Peru Police Accused of Executing Fugitives

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Police in Peru have been accused of executing two escaped prisoners to secure their silence, offering a timely illustration of why the Peruvian government has pushed through new legislation toughening punishments in cases of police corruption.

Lindomar Hernandez, alias “Puerto Rico,” and Edgar Lucano Rosas, alias “Lucano,” were shot dead by police a week after escaping from prison with four other inmates.

Police say the two were killed in a shootout after they opened fire on officers raiding the fugitives’ hideout. However, a third fugitive, Carlos Timana Copara, who was with the pair at the time and was injured in the assault, has claimed the prisoners had surrendered to police, who then removed the bulletproof vests the pair were wearing and shot them in the chest. The dead men’s families supported the claims (see video below).

Timana also accused a police captain of accepting a bribe to help the prisoners escape. One former police major has already been arrested in connection with the prison break.

Police denied the claims and dismissed Timana’s accusations as “the story of a criminal.”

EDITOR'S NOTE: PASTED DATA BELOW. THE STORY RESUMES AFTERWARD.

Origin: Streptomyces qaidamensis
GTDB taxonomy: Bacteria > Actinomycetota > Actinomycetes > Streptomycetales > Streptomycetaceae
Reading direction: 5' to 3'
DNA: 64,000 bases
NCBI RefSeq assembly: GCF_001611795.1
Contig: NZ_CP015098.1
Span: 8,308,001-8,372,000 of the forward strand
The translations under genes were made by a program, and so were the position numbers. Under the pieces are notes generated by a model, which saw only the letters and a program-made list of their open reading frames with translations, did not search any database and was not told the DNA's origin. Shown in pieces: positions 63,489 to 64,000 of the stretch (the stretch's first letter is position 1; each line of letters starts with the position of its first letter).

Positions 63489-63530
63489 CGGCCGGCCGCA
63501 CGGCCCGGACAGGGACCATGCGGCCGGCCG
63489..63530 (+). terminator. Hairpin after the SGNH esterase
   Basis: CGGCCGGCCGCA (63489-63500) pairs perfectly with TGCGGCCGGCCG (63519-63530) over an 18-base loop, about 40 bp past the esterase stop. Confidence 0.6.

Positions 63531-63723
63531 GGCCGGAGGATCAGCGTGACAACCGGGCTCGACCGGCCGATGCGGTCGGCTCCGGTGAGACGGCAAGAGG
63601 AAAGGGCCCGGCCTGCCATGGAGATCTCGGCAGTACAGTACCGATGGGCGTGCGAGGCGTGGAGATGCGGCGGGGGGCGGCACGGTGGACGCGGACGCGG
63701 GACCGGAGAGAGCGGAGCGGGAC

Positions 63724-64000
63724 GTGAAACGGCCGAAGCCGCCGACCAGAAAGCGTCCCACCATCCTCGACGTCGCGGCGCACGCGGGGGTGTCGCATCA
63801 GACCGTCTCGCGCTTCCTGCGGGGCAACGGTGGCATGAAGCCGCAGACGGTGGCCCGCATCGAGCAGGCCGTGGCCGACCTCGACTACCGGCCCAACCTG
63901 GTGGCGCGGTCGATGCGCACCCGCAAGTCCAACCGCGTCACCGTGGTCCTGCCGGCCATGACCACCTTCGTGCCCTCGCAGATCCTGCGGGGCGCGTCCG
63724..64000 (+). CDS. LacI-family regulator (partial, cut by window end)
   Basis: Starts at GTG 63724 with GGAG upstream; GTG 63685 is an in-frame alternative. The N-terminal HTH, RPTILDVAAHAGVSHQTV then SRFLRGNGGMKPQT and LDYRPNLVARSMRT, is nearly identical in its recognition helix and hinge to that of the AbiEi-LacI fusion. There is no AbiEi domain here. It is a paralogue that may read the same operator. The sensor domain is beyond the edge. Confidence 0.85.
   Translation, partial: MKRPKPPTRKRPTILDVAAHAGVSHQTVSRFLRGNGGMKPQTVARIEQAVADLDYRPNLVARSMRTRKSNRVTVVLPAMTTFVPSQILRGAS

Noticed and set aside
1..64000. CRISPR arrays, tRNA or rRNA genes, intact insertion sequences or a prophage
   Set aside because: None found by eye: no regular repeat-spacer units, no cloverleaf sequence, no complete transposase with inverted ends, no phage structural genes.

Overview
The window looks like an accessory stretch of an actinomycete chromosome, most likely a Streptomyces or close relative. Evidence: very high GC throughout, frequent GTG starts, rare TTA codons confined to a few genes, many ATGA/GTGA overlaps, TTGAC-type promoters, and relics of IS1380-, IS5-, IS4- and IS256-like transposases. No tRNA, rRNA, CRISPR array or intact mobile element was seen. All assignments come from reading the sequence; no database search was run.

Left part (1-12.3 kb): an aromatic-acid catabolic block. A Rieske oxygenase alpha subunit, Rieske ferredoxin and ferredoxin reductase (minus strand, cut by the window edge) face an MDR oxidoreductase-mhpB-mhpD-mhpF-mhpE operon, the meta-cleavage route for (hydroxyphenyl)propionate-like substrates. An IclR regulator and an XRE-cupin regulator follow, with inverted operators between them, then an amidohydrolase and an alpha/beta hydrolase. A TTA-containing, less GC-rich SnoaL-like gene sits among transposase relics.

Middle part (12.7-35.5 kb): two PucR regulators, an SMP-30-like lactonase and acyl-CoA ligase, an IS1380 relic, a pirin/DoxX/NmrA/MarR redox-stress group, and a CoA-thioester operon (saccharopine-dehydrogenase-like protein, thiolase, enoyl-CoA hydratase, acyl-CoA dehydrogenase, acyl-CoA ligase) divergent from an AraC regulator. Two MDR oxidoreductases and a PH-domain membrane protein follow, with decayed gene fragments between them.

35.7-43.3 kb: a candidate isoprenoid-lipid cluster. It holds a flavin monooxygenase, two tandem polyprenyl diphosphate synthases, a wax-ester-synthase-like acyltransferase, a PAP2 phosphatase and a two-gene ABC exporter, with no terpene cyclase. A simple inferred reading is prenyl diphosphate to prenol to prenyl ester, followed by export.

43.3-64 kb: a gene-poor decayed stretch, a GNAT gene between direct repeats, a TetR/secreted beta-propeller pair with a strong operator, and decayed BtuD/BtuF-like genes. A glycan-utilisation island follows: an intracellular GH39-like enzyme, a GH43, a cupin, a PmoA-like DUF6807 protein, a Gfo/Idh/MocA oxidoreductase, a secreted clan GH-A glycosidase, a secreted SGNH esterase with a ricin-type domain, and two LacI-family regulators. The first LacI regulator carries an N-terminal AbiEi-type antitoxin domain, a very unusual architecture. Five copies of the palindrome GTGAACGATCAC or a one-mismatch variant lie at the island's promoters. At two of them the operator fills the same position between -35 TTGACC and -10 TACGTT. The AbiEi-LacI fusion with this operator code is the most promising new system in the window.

Hernandez and Rosas were awaiting prosecution after admitting accepting approximately $7,000 to murder journalist Luis Choy in February but had not identified who had paid them for the hit. There has been speculation the pair were killed to ensure their silence either in this case or to prevent them identifying accomplices in their escape from prison.

As the dramatic events of the escape and chase gripped the Peruvian media, new rules governing the prosecution of corrupt police officers came into effect, reported Prensa Latina. The legislation creates new mechanisms for investigating and punishing officers, including civilian trials for officers.

InSight Crime Analysis

The truth of who ordered the hit on the journalist, how the fugitives escaped and whether they died fighting or were executed is unlikely to come out. However, the strange and contradictory details of the case certainly hint at corruption and murky connections between the worlds of officialdom and organized crime.

Whatever the outcome of the case, it reinforces the need to take a tough stance on police corruption, and the new laws addressing this mark a positive step in this endeavour. According to Peru’s Interior Minister Wilfredo Pedraza, so far this year 900 police are under investigation or have been punished for crimes such as participation or complicity in drug trafficking, kidnapping, money laundering and robbery, or lesser infractions such as appropriating police weapons and equipment.

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